Hook Fish Co. at Proof Lab, Mill Valley, CA
Editor’s Note: As always, much is left to discover after reading this article. We share only enough to entice you to stop in and experience the place for yourself.
FOOD & ITS ENVIRONMENTS. In the 1800’s Tam Junction (named after the Tamal tribe that once resided in the area) was farmland and saltwater marsh tucked into a valley between golden rolling hills dotted with the occasional California Oak. A dusty road wound from the ferry dock in Sausalito and headed North towards Mill Valley. After bridging Coyote Creek, it split off to the West past a single farmhouse and pastures towards the coast to distant farms and coastal towns. The road continued to the right toward the lumber town of Mill Valley where summer homes awaited travelers from San Francisco. This junction, the “Y” in the road, is how the area got its name.
At Tam Junction, town folks veered right, farmers and adventurers veered left. This remains the same today. The resulting intersection, for many years marked by “the rug store” is still merely a slight curve for those heading into the cozy town of Mill Valley, with no reason to stop unless you happen to get stuck at the eternally red traffic light. For those veering left, however, it is the last stop for gas and provisions for 25 miles. The collection of businesses then, are more frontier in nature, and more function than form. The intersection has always had the look of an abandoned town that someone is continuously trying to revive. A cold wind blows through the valley every afternoon, usually bringing fog with it, creating a heavy grey ambiance as the night chill sets in. In winter, everything is covered with frost, making it the coldest place in the entire Bay Area. The aging buildings seem to sag with the weight of the fog. It is the perfect setting for the surf shop Proof Lab, a source of surf and skate gear plus clothing, and which is probably the coolest shop in a 200 mile radius not intentionally, just because it is. Tam Junction has the weathered feel of a beach town pummeled by saltwater & wind, and a supply stop for farmers, gold miners, craftsmen and lumbermen.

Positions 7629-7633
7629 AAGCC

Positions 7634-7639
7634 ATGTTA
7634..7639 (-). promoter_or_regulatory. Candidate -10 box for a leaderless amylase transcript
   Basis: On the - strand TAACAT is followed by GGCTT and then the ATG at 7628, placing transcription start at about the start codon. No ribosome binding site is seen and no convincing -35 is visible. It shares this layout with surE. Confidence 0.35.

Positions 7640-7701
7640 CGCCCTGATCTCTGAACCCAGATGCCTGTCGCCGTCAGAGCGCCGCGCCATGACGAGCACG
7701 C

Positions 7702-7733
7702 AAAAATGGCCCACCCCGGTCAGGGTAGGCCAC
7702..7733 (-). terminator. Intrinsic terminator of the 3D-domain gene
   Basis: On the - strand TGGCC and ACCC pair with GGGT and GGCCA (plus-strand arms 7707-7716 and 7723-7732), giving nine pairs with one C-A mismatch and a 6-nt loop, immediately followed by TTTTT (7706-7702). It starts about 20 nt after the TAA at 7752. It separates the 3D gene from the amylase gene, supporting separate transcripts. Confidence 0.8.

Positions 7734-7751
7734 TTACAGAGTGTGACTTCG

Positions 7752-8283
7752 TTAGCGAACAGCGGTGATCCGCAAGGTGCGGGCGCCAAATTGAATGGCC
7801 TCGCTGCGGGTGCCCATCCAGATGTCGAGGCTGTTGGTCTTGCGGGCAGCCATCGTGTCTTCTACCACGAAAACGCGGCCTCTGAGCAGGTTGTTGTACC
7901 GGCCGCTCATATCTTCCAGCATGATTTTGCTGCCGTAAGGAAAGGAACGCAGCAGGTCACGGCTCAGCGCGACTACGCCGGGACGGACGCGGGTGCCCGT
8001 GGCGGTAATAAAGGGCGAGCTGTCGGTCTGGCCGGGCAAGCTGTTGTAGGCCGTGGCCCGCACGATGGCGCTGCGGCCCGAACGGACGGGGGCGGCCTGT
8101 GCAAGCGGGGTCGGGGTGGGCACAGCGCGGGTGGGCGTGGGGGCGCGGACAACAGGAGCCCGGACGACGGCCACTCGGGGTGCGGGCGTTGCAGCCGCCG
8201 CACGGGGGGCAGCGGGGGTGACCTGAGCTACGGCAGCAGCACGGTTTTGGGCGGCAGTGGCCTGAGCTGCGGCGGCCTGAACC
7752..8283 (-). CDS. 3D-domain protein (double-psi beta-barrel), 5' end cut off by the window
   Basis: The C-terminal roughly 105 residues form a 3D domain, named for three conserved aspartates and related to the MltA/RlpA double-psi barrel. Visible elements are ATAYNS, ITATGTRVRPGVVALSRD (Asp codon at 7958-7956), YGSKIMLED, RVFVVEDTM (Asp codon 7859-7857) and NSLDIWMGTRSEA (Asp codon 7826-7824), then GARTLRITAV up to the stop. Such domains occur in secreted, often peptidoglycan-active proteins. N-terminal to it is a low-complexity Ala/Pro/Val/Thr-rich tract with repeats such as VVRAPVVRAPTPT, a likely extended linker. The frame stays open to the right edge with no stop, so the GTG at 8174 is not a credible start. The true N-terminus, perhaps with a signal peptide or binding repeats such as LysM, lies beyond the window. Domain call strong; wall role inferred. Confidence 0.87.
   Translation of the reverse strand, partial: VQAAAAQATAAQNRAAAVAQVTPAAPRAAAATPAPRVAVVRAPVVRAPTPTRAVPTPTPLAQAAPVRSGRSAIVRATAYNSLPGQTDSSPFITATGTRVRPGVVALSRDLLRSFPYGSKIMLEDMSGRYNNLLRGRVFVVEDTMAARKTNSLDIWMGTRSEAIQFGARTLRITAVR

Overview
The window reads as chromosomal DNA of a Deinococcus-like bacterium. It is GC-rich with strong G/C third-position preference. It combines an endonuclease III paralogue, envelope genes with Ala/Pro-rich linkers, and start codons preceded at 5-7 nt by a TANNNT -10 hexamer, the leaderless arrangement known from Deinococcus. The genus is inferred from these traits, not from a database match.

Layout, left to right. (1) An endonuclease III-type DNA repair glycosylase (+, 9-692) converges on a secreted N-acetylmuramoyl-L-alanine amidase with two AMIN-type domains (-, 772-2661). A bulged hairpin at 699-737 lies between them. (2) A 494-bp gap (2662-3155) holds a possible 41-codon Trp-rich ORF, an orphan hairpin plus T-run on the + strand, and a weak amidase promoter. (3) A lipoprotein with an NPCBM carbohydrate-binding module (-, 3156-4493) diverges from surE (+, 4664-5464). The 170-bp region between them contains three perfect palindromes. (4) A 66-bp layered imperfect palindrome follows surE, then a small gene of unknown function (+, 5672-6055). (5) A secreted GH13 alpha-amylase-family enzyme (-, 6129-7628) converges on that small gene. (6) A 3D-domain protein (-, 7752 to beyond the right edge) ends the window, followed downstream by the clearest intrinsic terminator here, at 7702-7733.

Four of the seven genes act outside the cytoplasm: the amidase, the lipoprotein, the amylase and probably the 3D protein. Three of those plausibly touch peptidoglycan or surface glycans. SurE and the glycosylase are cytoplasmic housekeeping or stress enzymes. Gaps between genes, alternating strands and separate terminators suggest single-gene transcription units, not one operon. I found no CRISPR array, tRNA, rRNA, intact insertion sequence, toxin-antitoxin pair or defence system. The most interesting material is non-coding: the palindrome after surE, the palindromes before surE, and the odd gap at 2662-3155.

Tam Junction was my home for many years, and I love it. Eclectic, artisan, friendly, and on the edge of both the water and the wild. The tides are a constant companion as they fill or empty Coyote Creek. On weekends the intersection is filled with visitors who have escaped the city for the day heading to Muir Woods, or their favorite mountain biking track, hiking trail, or the beach. During weekday mornings there is a long trail of vehicles headed out of the valley to go to work, and into the valley to deliver children to school.
Tam Junction woke up one day not long ago to a surprise. A small shoe-box shaped building that must have been there but had gone completely unnoticed, had been painted a bright, fiery red. It is a red that glows through any thick fog, and it created the feeling that the area was about to live up to its potential. Something exciting was happening. The silhouette of a large panther appeared on the wall the next day. Shortly after that, the doors were flung open, and the world was introduced to Equator Coffee. A couple of years later the hulking empty pink warehouse a block away was gutted and renovated to become the new home for Good Earth offering ultra-natural groceries. If only…if only there was somewhere to get a mug of ale or a glass of wine and a hot meal at the end of a long day.
Enter Hook Fish Co.
Hook Fish Co. has opened its second location, the first being in San Francisco. Their mission is to serve responsibly caught fish. They know the fishermen that catch the fish. Their new location in Tam Junction has an indoor dining room, and a large outdoor area with picnic tables, heaters and blankets, a large grassy area where kids and dogs can play, and I am guessing there will be music or events at some point in the future. Inside there are tables to share, and an L-shaped bar with super friendly hosts serving up beer, wine, and kombucha. The dishes that we ordered were fresh and tasty, and creative.
A space like this was needed badly, as evidenced by the fact that I have been there three times already and they haven’t even been open a week. Multiple times I have locked eyes with someone, and we both said, “Isn’t this amazing?!?!” Yes. It is.